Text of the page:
Little Women brings modern feminism to a familiar story

Gerwig's adaptation proves Alcott's novel is a tale worth retelling

Little Women is a testament to why stories about women deserve to be told by women.
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2019 was the year of movie reboots, remakes, and questionable sequels. In a renaissance of retreading familiar stories in film, Greta Gerwig’s adaptation of Little Women proves that some stories do deserve to be retold.

There’s certainly no shortage of adaptations of Louisa May Alcott’s novel Little Women, but Greta Gerwig’s 2019 film is easily the most impactful for modern audiences.

Interwoven with events inspired by Alcott’s life, Gerwig, the film’s writer and director, brings a new perspective to the familiar story of sisters Amy, Beth, Meg, and Jo March. Little Women has always been a relatable story about the particularities of female experiences, but its relevance has never been more apparent than it is in Gerwig’s retelling.

The film maintains the historical charm of the novel, but brings a contemporary punch to the narrative. It brings the feminist undertones of the original story to the forefront, balancing its setting with commentary about gender that’s strikingly relevant.

Although the story is set in the mid-nineteenth century, the March sisters’ trials, burdens, and aspirations resonate with a modern audience. Meg struggles with the sacrifices that come with raising a family; Beth’s kindness is unwavering in the face of personal struggle; Amy’s ambition to leave her mark is a force to be reckoned with; Jo fights for her voice to be heard as a writer in a discipline dominated by men.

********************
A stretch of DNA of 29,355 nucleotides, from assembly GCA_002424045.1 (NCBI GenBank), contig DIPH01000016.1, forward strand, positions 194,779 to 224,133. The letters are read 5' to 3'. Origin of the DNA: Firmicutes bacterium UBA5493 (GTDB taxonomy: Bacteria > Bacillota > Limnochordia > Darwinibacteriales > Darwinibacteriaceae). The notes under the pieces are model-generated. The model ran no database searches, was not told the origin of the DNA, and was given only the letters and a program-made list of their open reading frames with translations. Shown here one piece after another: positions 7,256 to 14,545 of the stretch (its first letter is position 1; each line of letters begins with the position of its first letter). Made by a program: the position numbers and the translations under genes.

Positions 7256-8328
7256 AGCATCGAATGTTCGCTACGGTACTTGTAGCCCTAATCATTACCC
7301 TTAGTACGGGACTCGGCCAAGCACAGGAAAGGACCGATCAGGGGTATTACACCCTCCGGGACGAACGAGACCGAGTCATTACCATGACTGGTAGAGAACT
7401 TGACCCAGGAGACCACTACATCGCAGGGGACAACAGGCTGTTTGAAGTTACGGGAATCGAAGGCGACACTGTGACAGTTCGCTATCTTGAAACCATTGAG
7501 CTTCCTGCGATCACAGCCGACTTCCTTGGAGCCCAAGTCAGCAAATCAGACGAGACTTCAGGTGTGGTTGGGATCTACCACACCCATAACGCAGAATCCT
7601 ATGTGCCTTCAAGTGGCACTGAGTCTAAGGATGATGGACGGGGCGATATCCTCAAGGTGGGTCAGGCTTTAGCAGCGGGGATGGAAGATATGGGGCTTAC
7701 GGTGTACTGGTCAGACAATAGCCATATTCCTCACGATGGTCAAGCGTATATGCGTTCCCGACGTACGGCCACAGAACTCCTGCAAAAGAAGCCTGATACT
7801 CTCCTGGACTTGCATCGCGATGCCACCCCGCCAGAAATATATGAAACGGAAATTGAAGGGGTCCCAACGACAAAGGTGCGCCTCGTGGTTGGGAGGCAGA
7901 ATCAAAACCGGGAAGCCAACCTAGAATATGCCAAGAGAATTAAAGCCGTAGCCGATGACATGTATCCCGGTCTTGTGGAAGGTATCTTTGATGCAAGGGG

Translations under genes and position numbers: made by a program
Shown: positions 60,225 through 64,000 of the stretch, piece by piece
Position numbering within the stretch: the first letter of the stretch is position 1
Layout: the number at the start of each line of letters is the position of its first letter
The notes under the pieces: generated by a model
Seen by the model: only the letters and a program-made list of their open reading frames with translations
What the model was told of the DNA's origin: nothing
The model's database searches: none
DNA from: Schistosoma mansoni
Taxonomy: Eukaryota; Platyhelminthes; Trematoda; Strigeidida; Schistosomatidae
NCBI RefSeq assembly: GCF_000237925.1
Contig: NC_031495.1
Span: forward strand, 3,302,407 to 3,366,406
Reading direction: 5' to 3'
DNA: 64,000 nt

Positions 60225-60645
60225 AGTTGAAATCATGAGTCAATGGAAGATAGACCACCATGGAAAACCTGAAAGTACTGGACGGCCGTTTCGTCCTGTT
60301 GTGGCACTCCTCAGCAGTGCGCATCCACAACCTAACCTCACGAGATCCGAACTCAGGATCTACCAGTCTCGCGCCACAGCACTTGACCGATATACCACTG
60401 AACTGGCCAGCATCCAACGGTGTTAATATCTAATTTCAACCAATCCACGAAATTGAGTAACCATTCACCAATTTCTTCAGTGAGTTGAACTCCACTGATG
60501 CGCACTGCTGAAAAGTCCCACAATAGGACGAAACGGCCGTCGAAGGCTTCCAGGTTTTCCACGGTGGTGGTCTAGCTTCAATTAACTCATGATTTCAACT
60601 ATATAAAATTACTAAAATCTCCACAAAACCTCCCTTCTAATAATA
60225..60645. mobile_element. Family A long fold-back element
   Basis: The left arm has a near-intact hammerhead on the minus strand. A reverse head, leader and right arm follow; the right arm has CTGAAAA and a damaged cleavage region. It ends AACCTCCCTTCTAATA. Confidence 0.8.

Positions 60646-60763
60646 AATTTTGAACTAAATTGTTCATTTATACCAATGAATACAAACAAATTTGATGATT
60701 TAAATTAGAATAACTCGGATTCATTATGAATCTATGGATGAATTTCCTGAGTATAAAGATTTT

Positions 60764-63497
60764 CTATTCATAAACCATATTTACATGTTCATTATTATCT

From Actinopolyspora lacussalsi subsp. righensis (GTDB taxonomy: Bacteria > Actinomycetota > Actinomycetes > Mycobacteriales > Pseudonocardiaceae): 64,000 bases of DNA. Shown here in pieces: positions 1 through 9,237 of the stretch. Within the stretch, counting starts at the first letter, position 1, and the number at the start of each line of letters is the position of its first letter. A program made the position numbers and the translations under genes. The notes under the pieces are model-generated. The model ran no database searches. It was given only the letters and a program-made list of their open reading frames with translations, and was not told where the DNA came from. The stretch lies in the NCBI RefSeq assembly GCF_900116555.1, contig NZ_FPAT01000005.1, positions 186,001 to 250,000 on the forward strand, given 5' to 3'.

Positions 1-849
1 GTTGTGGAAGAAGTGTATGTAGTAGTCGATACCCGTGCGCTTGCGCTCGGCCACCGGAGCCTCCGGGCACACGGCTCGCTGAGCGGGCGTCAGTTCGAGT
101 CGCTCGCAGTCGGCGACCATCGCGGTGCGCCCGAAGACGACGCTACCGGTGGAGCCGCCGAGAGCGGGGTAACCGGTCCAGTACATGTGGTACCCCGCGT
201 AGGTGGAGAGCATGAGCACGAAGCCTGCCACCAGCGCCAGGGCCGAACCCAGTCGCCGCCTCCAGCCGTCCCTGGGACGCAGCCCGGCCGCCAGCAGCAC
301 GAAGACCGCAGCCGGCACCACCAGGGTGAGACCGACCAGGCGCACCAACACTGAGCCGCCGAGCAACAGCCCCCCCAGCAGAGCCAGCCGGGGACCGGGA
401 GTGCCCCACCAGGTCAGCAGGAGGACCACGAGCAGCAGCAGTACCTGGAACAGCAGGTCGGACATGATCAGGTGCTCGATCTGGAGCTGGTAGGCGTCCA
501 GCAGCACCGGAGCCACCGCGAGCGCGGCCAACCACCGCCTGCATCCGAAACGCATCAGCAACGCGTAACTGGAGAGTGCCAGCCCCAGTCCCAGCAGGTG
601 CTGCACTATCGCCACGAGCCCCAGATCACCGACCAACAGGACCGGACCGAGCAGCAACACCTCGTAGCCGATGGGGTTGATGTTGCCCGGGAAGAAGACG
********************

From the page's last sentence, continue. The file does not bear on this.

Even if you don’t want to be a writer or a painter and you’ve never travelled to New York or Paris like Jo and Amy, there’s something familiar in the lives of the March sisters. Their battles and triumphs may seem mundane, but they’re still important. Jo’s frustration at being told what a woman can and can’t do is tangible. It’s all the more powerful because it articulates an experience that’s all too common among the film’s female audience.

Far too often, films about women miss their mark. 2019 saw a record number of female directors behind the scenes of the year’s top-grossing movies, and as a result, movies like Little Women were able to convey a female experience that feels genuine and honest.

Brought to life by a phenomenally talented cast, including Saoirse Ronan, Emma Watson, and Florence Pugh, the March sisters aren’t perfect heroines—they’re flawed, and they frequently make mistakes. They fight, make irrational decisions, and question who they are and what they stand for. They subvert the idea of the ideal female protagonist who must effortlessly balance personal aspirations with the societal burden of being a woman. The March sisters represent realistic women who are long overdue representation onscreen. Meg, Jo, Amy, and Beth aren’t polite, reserved, and downtrodden: they’re alternatingly angry, burdened, giddy, and determined.

Gerwig’s Little Women isn’t a romance, or a coming-of-age tale, or a didactic lecture on what women should aspire to be. Instead, it’s a sharp, unapologetic portrayal of the highs and lows of womanhood, and the barriers that women faced in the past—and still face—in their careers and personal lives.

The film is far from a bland retelling of a novel you might expect to encounter in a high school English class. It captures the vibrant, unapologetic, feminist spirit of the author who penned the original novel. Above all else, it’s a testament to why stories about women deserve to be told by women.

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